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Bucks County LGBTQ+ Divorce & Family Law Attorney

LGBTQ couples in Pennsylvania have the right to marry and divorce like other couples in our state. If your happily-ever-after has ended because of disagreements, infidelity, or other circumstances, Gibson Family Law, PLLC is ready to help.

Discuss your options with an experienced LGBTQ Divorce Lawyer by calling (267) 337-6524 or filling out our online form for a consultation.

Attorney Susan Gibson is ready to provide guidance for your situation. From filing the correct paperwork to dealing with an obstinate partner, she’s the Bucks County lawyer to help you. She’s spent nearly 15 years exclusively practicing family law.

Discuss your options with an experienced LGBTQ Divorce Lawyer by calling (267) 337-6524 or filling out our online form for a consultation.

Why You Need Susan Gibson As Your LGBTQ+ Divorce Lawyer

Since the Supreme Court legalized same-sex marriage across the country, LBGTQ+ couples in Pennsylvania also have the same right to file for divorce. Specifically in Pennsylvania, even if you entered into a Civil Union, Domestic Partnership, or other equivalent marital-like relationship in another jurisdiction, Pennsylvania recognizes those unions as marriages under the Divorce Code, provided you or your spouse has lived in the Commonwealth for at least 6 months before filing a Divorce Complaint. See Neyman v. Buckley. With this right comes the need for legal guidance to ensure you file correctly under Pennsylvania law. Susan can help in several ways. 

She’ll Help You File Your Paperwork

Attempting to file for divorce on your own only complicates an already challenging process. With her experience handling many Pennsylvania divorces, attorney Gibson will handle all the paperwork to ensure you file it correctly.

Your divorce lawyer prevents hiccups down the road and helps you get back to your life.  

She’ll Explain How the Law Impacts Your Case

Pennsylvania has specific laws and requirements for getting divorced. We’ll explain how assets are distributed and several other divorce-related matters.

Attorney Gibson lets you know how the law applies to your situation.  

She’ll Protect Your Rights

Pennsylvania doesn’t split assets 50/50. The state splits assets equitably. This means you might have a right to property acquired during the marriage. Furthermore, you have a right to see your kids.

Gibson Family Law, PLLC is passionate about helping people understand their rights in divorce.

What is an LGBTQ+ Divorce?

The process for an LGBTQ+ divorce is the same as any other divorce. Once you decide to divorce, you will follow the same steps: filing paperwork, entering negotiations, and appearing in court as needed to end your same-sex marriage.

Grounds for Divorce

In Pennsylvania, you’ll need to establish a legal reason you’re seeking a divorce, also known as the grounds for divorce. These can vary from couple to couple.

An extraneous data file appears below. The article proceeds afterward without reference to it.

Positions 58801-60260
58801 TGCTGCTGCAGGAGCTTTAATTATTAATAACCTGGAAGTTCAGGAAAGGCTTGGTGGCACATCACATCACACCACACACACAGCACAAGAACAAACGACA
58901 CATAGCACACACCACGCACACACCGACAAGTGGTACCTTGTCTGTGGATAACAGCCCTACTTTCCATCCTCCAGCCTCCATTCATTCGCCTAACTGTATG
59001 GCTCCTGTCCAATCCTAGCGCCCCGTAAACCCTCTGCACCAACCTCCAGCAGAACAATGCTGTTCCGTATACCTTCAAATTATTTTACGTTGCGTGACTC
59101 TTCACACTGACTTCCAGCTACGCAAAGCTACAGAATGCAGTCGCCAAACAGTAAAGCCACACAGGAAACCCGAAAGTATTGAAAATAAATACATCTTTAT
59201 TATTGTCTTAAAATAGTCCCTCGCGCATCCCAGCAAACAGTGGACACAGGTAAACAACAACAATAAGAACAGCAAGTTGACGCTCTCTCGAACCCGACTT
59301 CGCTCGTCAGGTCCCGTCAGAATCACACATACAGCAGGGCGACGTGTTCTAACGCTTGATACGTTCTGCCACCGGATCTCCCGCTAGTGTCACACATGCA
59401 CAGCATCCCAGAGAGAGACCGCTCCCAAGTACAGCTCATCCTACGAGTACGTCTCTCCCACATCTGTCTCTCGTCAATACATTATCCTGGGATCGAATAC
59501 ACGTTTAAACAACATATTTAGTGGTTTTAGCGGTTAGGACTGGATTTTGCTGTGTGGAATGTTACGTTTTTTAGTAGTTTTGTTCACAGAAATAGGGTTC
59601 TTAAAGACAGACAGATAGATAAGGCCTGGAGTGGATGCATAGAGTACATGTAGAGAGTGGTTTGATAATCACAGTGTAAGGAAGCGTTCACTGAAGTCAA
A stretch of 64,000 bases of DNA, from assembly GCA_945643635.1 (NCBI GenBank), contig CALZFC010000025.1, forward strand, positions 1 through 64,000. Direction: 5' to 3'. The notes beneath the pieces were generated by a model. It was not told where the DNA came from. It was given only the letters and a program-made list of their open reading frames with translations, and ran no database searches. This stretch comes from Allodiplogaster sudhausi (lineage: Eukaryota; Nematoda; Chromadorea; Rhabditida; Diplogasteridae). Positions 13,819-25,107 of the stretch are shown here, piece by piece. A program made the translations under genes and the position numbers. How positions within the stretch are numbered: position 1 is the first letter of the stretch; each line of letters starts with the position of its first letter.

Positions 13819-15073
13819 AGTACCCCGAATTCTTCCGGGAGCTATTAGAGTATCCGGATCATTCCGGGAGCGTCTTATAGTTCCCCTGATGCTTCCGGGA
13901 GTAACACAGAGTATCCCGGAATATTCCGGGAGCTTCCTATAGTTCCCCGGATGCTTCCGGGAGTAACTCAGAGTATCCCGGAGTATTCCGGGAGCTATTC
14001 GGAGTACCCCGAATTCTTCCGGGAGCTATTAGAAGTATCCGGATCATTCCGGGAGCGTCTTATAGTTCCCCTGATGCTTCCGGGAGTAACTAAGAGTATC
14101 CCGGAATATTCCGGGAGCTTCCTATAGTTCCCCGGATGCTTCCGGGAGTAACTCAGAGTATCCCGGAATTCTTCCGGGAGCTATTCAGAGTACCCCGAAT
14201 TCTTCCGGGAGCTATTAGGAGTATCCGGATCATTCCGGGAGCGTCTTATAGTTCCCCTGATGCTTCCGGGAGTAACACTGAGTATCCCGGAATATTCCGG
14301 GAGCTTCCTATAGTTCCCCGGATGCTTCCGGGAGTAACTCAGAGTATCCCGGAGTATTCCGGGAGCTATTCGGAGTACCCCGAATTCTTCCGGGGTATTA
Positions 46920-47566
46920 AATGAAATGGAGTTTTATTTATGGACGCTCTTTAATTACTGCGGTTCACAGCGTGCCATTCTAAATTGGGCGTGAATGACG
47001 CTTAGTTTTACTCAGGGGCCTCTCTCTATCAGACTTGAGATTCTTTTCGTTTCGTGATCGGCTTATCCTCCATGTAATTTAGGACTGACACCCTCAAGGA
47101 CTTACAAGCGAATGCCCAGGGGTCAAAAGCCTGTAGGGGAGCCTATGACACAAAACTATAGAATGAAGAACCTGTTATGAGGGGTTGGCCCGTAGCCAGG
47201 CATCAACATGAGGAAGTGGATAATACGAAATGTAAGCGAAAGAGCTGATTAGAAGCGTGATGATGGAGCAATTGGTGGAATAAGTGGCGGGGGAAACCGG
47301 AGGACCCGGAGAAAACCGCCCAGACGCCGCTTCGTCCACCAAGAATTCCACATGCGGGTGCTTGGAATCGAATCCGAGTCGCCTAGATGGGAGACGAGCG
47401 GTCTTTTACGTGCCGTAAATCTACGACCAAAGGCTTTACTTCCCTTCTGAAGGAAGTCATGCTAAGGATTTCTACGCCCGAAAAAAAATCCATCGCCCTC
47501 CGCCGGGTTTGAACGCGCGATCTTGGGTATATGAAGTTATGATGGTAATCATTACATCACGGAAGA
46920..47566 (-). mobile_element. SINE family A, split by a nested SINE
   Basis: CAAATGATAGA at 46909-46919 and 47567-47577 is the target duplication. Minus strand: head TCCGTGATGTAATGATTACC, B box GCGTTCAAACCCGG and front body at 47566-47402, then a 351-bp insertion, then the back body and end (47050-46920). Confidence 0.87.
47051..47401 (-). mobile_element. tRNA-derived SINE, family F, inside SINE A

A divorce could be granted for reasons like:

  • fault, which can include instances of fault like adultery or abandonment
  • institutionalization, where a spouse is confined in a mental institution for 18 months before the divorce was filed
  • mutual consent, where both parties agree they cannot reconcile differences
  • irretrievable breakdown, where a filed complaint states the marriage has broken down and the parties have not lived together for at least one year.

How Can I File for an LGBTQ+ Divorce?

To file for a divorce as an LGBTQ+ couple:

  • One or both of you must have lived in Pennsylvania for at least the past six months.
  • You must provide legal grounds for the divorce, which can be either At-Fault or No-Fault.
  • You file a complaint with the court to start the process of a divorce.

Types of Divorce

Divorces can be settled out of court. Reaching a resolution out of court will likely be less expensive, but you should still consult an attorney to help you reach an agreement.

If your spouse suddenly changes their mind about the conditions of your divorce, you want an LGBTQ+ family law attorney to have your back and hold your spouse to their promises.

Pennsylvania allows couples to pursue both fault and no-fault divorces.

No-Fault Divorce

We live in a no-fault state, meaning you don’t have to provide proof of any wrongdoing to get divorced. An agreement that you and your spouse no longer want to remain married is sufficient.

To obtain a no-fault same-sex divorce, both partners must consent that your marriage is irreparable, or you must have lived separately and apart for at least one year.

At-Fault Divorce

If your spouse’s actions, like abandonment, violence, or misconduct, are the reason for the end of your marriage, you can file for an at-fault divorce; however, the process can be lengthier than a no-fault divorce.  Therefore, the vast majority of cases proceed under the no-fault provision of the Divorce Code even though fault provisions still exisit. Gibson Family Law, PLLC is here to advise what kind of divorce is appropriate for your marriage and family. We’re ready to help you prepare for your situation.

What is Decided in an LGBTQ+ Divorce?

An LGBTQ+ divorce decree will address the status of your marriage and how property is divided. In addition, the court may enter orders regarding child custody, child support, and spousal support or alimony. 

Child Custody

Whether you are married or not, LGBTQ+ couples may need to address disputes regarding custody when they decide to live in separate homes.  In some situations, and somewhat unique to LGBTQ+ families, a non-biological parent may need to take an additional step to be recognized as the children’s legal parent before (or as part of) filing for custody.  Ultimately, decisions about custody are made in the children’s best interest. There are two types of custody in our state: physical and legal.